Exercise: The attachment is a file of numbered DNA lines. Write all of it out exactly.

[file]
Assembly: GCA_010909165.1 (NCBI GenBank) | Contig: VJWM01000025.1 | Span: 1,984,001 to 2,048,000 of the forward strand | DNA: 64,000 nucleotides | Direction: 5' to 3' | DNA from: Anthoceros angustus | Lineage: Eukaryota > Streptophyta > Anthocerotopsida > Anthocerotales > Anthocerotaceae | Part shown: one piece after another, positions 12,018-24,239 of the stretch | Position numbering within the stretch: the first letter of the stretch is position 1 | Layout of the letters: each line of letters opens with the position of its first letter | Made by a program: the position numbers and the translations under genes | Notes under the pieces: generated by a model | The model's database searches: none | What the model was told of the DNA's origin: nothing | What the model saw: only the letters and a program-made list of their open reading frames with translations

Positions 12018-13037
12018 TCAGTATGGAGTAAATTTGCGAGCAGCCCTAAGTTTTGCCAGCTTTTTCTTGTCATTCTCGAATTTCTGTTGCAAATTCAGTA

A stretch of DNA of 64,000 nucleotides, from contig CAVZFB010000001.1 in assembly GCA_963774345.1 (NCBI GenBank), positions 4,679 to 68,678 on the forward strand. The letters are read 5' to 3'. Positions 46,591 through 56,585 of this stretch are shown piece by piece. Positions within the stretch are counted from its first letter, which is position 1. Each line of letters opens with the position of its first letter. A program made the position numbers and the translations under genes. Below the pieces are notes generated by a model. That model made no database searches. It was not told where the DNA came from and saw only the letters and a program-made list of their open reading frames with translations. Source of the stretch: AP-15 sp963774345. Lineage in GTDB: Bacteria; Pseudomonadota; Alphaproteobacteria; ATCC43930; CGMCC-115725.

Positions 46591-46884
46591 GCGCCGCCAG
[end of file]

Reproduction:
Assembly: GCA_010909165.1 (NCBI GenBank) | Contig: VJWM01000025.1 | Span: 1,984,001 to 2,048,000 of the forward strand | DNA: 64,000 nucleotides | Direction: 5' to 3' | DNA from: Anthoceros angustus | Lineage: Eukaryota > Streptophyta > Anthocerotopsida > Anthocerotales > Anthocerotaceae | Part shown: one piece after another, positions 12,018-24,239 of the stretch | Position numbering within the stretch: the first letter of the stretch is position 1 | Layout of the letters: each line of letters opens with the position of its first letter | Made by a program: the position numbers and the translations under genes | Notes under the pieces: generated by a model | The model's database searches: none | What the model was told of the DNA's origin: nothing | What the model saw: only the letters and a program-made list of their open reading frames with translations

Positions 12018-13037
12018 TCAGTATGGAGTAAATTTGCGAGCAGCCCTAAGTTTTGCCAGCTTTTTCTTGTCATTCTCGAATTTCTGTTGCAAATTCAGTA

A stretch of DNA of 64,000 nucleotides, from contig CAVZFB010000001.1 in assembly GCA_963774345.1 (NCBI GenBank), positions 4,679 to 68,678 on the forward strand. The letters are read 5' to 3'. Positions 46,591 through 56,585 of this stretch are shown piece by piece. Positions within the stretch are counted from its first letter, which is position 1. Each line of letters opens with the position of its first letter. A program made the position numbers and the translations under genes. Below the pieces are notes generated by a model. That model made no database searches. It was not told where the DNA came from and saw only the letters and a program-made list of their open reading frames with translations. Source of the stretch: AP-15 sp963774345. Lineage in GTDB: Bacteria; Pseudomonadota; Alphaproteobacteria; ATCC43930; CGMCC-115725.

Positions 46591-46884
46591 GCGCCGCCAG